There are also ways to get through a healthy skin barrier. Substances like propylene glycol and linalool can help other ingredients better penetrate into the skin. Applying creams to damp skin increases absorption by about 10% too. But to the stratum corneum, it doesn’t make any difference whether you rub in or pat on your creams. Either way, they seep in slowly, at the rate the stratum corneum allows them to.

skincare tips 30s

Why patting is really better than rubbing

Patting may not enhance penetration, but it can help you age better. How? Rubbing too vigorously stretches skin, causing the breakdown of elastin and collagen. This, in turn, promotes sagging.

It’s true, though, that a gentle massage, using circular motions, can be beneficial for skin too. It help increase blood flow, which gives your skin a pretty natural glow. But there’s an exception. If you have rosacea or overly red skin you should avoid rubbing. It can aggravate the condition.

Patting is also a better way to apply sunscreen. Sunscreen is not skincare. It is not meant to be absorbed. To work properly, it needs to sit on top of the skin and form a protective layer against UV rays. Rubbing gets in the way of that. A 2006 study has shown that rubbing sunscreen in vigorously can affect the formation of this even layer, leaving tiny holes that are impossible to detect with the naked eye but allow UV rays to get through and damage skin.

The bottom line

Neither rubbing nor patting enhance the penetration of your lotions and potions. But patting is gentler on the skin, and, unlike rubbing, doesn’t reduce the effectiveness of your sunscreen.

How do you apply your skincare products?

Can A Pillow Prevent Wrinkles?

wrinkle prevention pillow 01

Did you know that the way you sleep may actually cause wrinkles?

Yep, it’s not enough to wear sunscreen daily, eat a healthy diet, and use products chockfull of antioxidants. We also need to pay attention to how we sleep. Why? “No matter how soft your pillow, it puts pressure on your face each night,” explains Dr Matthew Hoffman. “Over years, this can etch lines into your chin, cheeks or forehead. Your personal pattern of sleep lines depends of how you tend to rest your face on the pillow.”

Dermatologist Neal Schultz agrees: “If you sleep on your side or front, rather than your back, it’s like you’re folding over your skin – except it’s sustained pressure. It’s breaking the collagen, which can give you wrinkles and make your skin look saggy.”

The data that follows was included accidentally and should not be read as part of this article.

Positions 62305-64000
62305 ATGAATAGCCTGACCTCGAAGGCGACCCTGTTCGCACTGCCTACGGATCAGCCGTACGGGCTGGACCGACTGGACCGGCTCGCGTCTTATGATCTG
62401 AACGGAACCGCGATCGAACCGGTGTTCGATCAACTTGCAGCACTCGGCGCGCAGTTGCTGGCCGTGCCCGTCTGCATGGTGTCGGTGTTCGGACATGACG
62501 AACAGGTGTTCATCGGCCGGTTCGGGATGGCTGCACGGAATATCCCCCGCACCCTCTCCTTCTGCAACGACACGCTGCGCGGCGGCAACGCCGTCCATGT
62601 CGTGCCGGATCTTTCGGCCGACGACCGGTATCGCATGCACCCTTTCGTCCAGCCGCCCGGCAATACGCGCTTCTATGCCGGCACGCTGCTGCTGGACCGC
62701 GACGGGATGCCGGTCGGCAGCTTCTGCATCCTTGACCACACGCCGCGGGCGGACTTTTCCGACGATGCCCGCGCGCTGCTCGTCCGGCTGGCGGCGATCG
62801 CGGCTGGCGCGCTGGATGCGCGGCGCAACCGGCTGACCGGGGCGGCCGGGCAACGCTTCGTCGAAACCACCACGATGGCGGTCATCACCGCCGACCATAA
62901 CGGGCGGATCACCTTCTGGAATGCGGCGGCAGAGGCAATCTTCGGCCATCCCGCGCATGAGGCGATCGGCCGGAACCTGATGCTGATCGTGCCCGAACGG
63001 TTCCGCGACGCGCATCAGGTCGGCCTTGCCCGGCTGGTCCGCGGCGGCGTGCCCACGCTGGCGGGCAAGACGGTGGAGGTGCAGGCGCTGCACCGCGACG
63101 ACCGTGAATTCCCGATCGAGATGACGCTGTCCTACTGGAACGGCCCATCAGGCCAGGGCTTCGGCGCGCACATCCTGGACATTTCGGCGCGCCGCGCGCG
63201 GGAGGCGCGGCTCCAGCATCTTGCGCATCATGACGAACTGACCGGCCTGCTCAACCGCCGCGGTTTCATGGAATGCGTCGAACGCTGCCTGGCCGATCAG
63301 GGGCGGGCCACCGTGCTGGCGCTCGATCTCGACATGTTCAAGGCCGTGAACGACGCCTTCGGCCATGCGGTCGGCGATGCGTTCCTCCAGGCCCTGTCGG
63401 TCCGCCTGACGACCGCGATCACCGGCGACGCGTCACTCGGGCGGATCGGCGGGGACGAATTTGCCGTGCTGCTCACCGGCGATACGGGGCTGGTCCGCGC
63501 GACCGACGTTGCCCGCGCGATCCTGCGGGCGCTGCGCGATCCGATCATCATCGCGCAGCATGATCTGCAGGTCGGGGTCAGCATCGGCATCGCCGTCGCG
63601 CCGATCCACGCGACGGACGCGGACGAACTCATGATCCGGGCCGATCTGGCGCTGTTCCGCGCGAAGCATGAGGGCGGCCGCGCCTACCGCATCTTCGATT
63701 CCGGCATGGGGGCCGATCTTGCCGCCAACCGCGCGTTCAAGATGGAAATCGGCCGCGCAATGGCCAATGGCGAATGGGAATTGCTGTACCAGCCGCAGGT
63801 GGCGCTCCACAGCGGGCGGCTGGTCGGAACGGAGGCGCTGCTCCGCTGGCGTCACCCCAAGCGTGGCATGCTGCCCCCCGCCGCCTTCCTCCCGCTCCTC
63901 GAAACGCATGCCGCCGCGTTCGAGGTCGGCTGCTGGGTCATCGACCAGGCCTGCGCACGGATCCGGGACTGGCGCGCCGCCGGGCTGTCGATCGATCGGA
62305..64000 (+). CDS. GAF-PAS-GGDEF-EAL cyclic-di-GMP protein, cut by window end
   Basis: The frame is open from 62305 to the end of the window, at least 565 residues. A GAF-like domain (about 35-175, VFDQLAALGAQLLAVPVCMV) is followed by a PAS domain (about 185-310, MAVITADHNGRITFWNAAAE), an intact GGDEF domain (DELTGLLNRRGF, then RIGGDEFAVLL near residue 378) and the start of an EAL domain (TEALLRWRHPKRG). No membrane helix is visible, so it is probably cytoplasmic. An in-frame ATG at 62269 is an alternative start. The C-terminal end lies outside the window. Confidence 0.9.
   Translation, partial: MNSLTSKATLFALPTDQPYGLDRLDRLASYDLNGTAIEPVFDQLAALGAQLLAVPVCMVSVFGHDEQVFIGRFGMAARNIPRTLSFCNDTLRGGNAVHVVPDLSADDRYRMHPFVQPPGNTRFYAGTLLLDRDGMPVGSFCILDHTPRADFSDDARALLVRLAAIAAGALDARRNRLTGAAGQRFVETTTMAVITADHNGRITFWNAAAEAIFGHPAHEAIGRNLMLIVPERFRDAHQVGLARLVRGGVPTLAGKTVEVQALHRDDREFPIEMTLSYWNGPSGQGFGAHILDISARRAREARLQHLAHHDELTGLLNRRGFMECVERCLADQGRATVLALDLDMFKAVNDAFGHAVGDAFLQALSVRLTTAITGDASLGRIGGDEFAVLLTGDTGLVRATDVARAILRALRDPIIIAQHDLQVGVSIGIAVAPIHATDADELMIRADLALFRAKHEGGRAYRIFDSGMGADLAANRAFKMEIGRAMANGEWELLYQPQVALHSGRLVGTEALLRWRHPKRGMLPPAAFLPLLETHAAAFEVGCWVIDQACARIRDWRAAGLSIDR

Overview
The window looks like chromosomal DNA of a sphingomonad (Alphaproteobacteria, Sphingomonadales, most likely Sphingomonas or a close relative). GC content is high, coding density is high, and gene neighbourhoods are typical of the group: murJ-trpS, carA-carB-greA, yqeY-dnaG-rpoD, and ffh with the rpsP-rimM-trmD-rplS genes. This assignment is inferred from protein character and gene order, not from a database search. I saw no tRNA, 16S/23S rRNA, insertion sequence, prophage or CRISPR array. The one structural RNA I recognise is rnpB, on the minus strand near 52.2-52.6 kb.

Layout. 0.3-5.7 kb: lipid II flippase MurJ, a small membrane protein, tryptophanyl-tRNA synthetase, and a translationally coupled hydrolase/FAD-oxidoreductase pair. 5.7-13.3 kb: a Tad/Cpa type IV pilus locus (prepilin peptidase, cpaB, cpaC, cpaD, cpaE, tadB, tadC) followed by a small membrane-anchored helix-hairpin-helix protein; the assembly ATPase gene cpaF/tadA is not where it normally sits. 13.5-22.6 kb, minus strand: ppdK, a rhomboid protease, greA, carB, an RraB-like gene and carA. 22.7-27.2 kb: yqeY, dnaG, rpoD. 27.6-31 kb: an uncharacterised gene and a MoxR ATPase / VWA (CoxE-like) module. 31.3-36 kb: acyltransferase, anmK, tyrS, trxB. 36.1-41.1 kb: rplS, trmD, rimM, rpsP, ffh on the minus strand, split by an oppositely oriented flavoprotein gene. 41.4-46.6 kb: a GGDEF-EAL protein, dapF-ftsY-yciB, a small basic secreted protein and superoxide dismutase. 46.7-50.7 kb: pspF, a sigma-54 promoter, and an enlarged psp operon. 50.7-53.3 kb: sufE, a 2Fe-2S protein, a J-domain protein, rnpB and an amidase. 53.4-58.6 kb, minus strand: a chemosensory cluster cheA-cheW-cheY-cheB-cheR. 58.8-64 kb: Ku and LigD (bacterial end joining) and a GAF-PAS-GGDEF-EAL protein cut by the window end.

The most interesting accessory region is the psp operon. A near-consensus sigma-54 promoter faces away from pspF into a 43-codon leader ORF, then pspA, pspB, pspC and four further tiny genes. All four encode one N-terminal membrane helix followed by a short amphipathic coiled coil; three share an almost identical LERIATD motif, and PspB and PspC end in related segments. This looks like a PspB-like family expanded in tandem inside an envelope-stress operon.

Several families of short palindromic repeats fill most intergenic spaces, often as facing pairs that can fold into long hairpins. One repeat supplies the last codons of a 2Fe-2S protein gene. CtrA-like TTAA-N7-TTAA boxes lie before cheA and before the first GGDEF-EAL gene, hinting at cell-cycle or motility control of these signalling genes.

The solution? Sleep on your back. Problem is, that’s no solution at all to me, and, I guess, to many of you. I’ve tried many times to sleep on my back, but I’ve always given up up after a few minutes. It’s just so uncomfortable! I can only sleep on my side, but at least I alternate between my right and left, so, hopefully, I’m getting the same amount of damage everywhere.

But what if you don’t want any damage at all? Isn’t there another solution? Maybe. Some experts recommend you sleep on a tall, silk pillow, such as About Face The Wrinkle Prevention Pillow.

The Wrinkle Prevention Pillow

The Wrinkle Prevention Pillow was invented by Patty Colman, Beauty Sleep Expert and President of About Face Products. Understanding the importance of a good night’s sleep and its benefits, Patty wanted “to help people rest assured knowing that they no longer are causing permanent sleep wrinkles while sleeping.”

Apparently, this pillow help you sleep on your back, prevent wrinkles and eye puffiness, and even make your skincare products and treatments last longer! No wonder it has been copied by several rivals, launching a new category of products in the anti-aging industry. But does it work? Let’s investigate:

wrinkle prevention pillow 02

Can it prevent wrinkles?

Made of memory foam, the Wrinkle Prevention Pillow features a contoured center that makes sleeping on your back more natural and comfortable. So, if, like me, you find it impossible to sleep on your back on a normal pillow, this may help. But what if you sleep on your side or stomach?

According to the website, “if and when you do turn on your side or stomach, position your head so that it is at the edge of the C curve of the pillow [the right and left edges of this pillow are C-shaped]. Position the top ‘leg’ of the pillow so it supports the top of your head, and the bottom “leg” so it supports the bottom of your chin.” That may be easy to do as soon as you get into bed, but if you change position during the night?

Apparently, even then a silk pillowcase would lessen the chance of lines forming by allowing the skin to move on it with less friction. On a cotton pillowcase, your skin doesn’t move as well, so lines tend to form more easily. But, as Paula Begoun points out, this theory has never been tested in any serious study, so no one knows if it really works.

She doesn’t think it hurts to try it, although she warns us about another “danger”. Paula tried a silk pillowcase (not sure it was by About Face, though) but she kept sliding off of it: “really, I wake up in the morning and the pillow is somewhere else. It’s like on the floor.” That kinda defeats the purpose, doesn’t it? It’s a shame, cos I really like the idea of sleeping on a silk pillowcase, even if it shouldn’t help prevent wrinkles.

Can it make skincare products work better?

As the pillow helps you sleep on your back comfortably, your face won’t touch it. This prevents your lotions and potions from getting absorbed by the pillowcase rather than your skin. Silk is also slightly less absorbent than cotton. It also, as we’ve seen above, causes skin to move on it more easily, with less friction. Because of these benefits, even if you sleep on your side, most of your night cream should remain on your skin anyway.

These benefits also help hair form less knots during sleep, and your eyelash extensions and derma fillers (if you regularly have them done and sleep on your side, have you noticed how that side loses its fullness faster?) last longer.

wrinkle prevention pillow 03

Can it prevent eye puffiness?